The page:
Friday mystery object #358

Another Friday, another mystery object. This week I’m going back to my favourite subject – skulls. This particular specimen has been brought in to the Dead Zoo for identification by customs and although I’ve narrowed it down, I’m still not 100% sure of the species just yet:

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It’s a fairly straightforward genus for anybody who knows their ungulates, so cryptic clues are appreciated. However, the species is harder to work out, so bonus points for detail. Have fun!

 Friday mystery object #357 answer

Last week I gave you this leggy mystery object to have a go at identifying:

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Despite it having a passing resemblance to a Xenomorph Facehugger, it’s a real animal from planet Earth, although not from earthy bit. As many of you recognised, this is one of the pycnogonids or sea spiders.

This group of arthropods is placed in the Chelicerata along with spiders and horseshoe crabs on the basis of their morphology, although genetics suggest that their roots may lie nearer the base of the arthropod family tree.

You’re unlikely to encounter one of these giants since they live in the deep sea, but smaller types (usually only around a 1cm long) are found on most rocky shores, where they feed on bryozoans and hydroids.

This one is from around Franz Josef Land, an archipelago in the Russian Arctic. Several people dropped hints to the genus – in particular Hilary, Chris, Wouter van Gestel, Daniel Calleri & Dan Jones, but Andrew Taylor just came out with it: Colossendeis. The clue there is really in the size.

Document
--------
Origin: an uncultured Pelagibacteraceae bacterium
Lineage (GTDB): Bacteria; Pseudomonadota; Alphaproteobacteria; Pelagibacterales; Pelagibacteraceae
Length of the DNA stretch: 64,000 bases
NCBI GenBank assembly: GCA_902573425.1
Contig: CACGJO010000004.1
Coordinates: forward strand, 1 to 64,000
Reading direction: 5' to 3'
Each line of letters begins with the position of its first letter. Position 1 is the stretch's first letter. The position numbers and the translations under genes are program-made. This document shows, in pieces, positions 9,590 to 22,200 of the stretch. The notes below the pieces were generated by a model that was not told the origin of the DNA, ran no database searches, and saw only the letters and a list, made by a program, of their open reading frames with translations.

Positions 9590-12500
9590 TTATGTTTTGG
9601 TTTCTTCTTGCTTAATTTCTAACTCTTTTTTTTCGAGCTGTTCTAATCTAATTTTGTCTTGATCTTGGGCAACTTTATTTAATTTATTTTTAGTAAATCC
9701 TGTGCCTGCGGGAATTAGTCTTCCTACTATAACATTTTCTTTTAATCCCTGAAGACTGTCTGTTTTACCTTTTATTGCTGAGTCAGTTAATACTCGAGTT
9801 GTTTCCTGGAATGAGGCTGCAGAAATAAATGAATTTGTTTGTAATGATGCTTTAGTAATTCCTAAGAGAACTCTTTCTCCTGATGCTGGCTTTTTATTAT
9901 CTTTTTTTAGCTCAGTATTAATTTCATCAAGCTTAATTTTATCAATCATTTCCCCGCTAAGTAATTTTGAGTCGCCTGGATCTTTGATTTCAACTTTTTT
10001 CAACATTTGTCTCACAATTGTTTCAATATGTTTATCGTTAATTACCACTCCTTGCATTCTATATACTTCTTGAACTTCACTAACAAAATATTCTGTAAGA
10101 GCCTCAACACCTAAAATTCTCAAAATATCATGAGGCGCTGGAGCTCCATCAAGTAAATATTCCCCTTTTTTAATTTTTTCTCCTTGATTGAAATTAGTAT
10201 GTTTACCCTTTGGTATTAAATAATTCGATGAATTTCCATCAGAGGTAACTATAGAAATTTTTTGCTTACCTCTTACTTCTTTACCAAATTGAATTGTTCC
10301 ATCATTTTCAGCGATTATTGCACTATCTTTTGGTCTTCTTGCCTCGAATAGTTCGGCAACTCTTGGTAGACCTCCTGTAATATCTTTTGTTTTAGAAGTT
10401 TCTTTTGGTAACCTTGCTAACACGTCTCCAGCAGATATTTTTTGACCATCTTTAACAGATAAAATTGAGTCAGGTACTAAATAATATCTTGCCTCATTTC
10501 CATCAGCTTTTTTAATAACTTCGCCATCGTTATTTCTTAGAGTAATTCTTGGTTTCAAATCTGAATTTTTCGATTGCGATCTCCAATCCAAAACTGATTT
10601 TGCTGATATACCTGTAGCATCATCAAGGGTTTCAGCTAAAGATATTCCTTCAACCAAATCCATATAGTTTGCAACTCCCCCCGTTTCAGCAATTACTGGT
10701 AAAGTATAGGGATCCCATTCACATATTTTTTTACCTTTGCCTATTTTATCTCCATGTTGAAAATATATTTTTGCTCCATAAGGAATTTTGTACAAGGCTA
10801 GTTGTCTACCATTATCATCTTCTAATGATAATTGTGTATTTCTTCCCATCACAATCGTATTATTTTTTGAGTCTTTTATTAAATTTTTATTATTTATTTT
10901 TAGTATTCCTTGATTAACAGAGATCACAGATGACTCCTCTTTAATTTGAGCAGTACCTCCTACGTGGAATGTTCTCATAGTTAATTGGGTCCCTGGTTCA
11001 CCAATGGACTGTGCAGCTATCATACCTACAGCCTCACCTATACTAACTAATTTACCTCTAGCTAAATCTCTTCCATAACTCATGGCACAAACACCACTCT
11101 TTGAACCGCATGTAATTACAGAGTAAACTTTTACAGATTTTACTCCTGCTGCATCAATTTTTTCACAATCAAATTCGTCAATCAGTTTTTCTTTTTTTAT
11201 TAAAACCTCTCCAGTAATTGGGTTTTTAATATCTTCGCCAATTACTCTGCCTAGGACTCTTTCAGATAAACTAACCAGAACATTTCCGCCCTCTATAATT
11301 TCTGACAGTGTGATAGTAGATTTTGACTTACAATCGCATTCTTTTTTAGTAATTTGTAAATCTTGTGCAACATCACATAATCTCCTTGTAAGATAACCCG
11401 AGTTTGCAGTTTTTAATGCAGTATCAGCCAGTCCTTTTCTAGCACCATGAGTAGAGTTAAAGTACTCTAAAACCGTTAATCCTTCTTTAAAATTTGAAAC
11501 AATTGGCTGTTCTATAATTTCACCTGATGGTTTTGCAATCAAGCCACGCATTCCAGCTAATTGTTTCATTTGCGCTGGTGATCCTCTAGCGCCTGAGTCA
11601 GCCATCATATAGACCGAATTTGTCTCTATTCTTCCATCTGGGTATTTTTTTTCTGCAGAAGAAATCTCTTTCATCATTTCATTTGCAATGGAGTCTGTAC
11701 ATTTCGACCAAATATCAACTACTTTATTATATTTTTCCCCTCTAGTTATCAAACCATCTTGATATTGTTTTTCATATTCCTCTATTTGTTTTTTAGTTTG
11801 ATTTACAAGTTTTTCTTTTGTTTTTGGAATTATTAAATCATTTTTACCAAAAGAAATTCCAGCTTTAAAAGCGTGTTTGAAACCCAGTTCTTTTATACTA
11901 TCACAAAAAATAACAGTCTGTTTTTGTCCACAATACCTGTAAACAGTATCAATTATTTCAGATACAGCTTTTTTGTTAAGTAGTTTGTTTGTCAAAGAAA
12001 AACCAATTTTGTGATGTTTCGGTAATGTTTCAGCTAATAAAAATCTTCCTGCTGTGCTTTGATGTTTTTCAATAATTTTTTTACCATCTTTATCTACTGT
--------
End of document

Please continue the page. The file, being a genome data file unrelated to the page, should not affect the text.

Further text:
However, this is a tricky one to narrow down to species. There is an online key to the pycnogonids but unfortunately it’s not totally comprehensive. That said, this species is represented in the key and it’s actually quite distinctive because of its huge proboscis (N.B. the head points upwards in this specimen), quite compact almost disc-shaped body and lack of eyes.

These characteristics match the description for Colossendeis proboscidea (Sabine, 1824), which is more commonly known as the Blind Pycnogonid. Now I want to find out who collected this specimen and donated it to the Dead Zoo back in 1899.

There weren’t too many Arctic expeditions prior to 1900 and this specimen is almost certainly from one of those few. It could possibly be from the Austro-Hungarian North Pole expedition. In 1872 they discovered Franz Josef Land and in 1874 named one of the islands in the archipelago McClintock Island after the notable Irish Arctic explorer Francis Leopold McClintock. It’s not impossible that they would have sent specimens to McClintock or the Museum in Ireland, so it may be time to hit the books to see if I can find any more information!